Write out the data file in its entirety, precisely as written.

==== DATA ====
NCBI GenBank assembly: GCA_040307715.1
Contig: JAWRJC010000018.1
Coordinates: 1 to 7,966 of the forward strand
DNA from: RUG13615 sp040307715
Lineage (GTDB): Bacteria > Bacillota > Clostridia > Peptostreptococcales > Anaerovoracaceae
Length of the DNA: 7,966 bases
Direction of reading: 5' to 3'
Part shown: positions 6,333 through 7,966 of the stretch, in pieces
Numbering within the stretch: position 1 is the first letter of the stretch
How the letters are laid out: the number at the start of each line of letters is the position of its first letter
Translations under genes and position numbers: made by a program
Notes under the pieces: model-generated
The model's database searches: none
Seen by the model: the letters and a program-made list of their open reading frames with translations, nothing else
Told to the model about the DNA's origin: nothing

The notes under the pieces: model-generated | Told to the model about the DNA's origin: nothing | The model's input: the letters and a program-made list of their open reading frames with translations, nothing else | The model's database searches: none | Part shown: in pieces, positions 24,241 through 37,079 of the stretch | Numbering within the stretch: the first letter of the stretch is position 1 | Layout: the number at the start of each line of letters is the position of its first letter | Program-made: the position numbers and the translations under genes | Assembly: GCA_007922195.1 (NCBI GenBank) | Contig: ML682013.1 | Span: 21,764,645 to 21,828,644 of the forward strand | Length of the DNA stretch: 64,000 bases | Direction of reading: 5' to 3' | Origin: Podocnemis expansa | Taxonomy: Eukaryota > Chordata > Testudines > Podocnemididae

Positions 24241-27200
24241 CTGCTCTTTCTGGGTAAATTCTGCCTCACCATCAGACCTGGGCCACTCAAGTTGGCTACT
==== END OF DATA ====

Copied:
NCBI GenBank assembly: GCA_040307715.1
Contig: JAWRJC010000018.1
Coordinates: 1 to 7,966 of the forward strand
DNA from: RUG13615 sp040307715
Lineage (GTDB): Bacteria > Bacillota > Clostridia > Peptostreptococcales > Anaerovoracaceae
Length of the DNA: 7,966 bases
Direction of reading: 5' to 3'
Part shown: positions 6,333 through 7,966 of the stretch, in pieces
Numbering within the stretch: position 1 is the first letter of the stretch
How the letters are laid out: the number at the start of each line of letters is the position of its first letter
Translations under genes and position numbers: made by a program
Notes under the pieces: model-generated
The model's database searches: none
Seen by the model: the letters and a program-made list of their open reading frames with translations, nothing else
Told to the model about the DNA's origin: nothing

The notes under the pieces: model-generated | Told to the model about the DNA's origin: nothing | The model's input: the letters and a program-made list of their open reading frames with translations, nothing else | The model's database searches: none | Part shown: in pieces, positions 24,241 through 37,079 of the stretch | Numbering within the stretch: the first letter of the stretch is position 1 | Layout: the number at the start of each line of letters is the position of its first letter | Program-made: the position numbers and the translations under genes | Assembly: GCA_007922195.1 (NCBI GenBank) | Contig: ML682013.1 | Span: 21,764,645 to 21,828,644 of the forward strand | Length of the DNA stretch: 64,000 bases | Direction of reading: 5' to 3' | Origin: Podocnemis expansa | Taxonomy: Eukaryota > Chordata > Testudines > Podocnemididae

Positions 24241-27200
24241 CTGCTCTTTCTGGGTAAATTCTGCCTCACCATCAGACCTGGGCCACTCAAGTTGGCTACT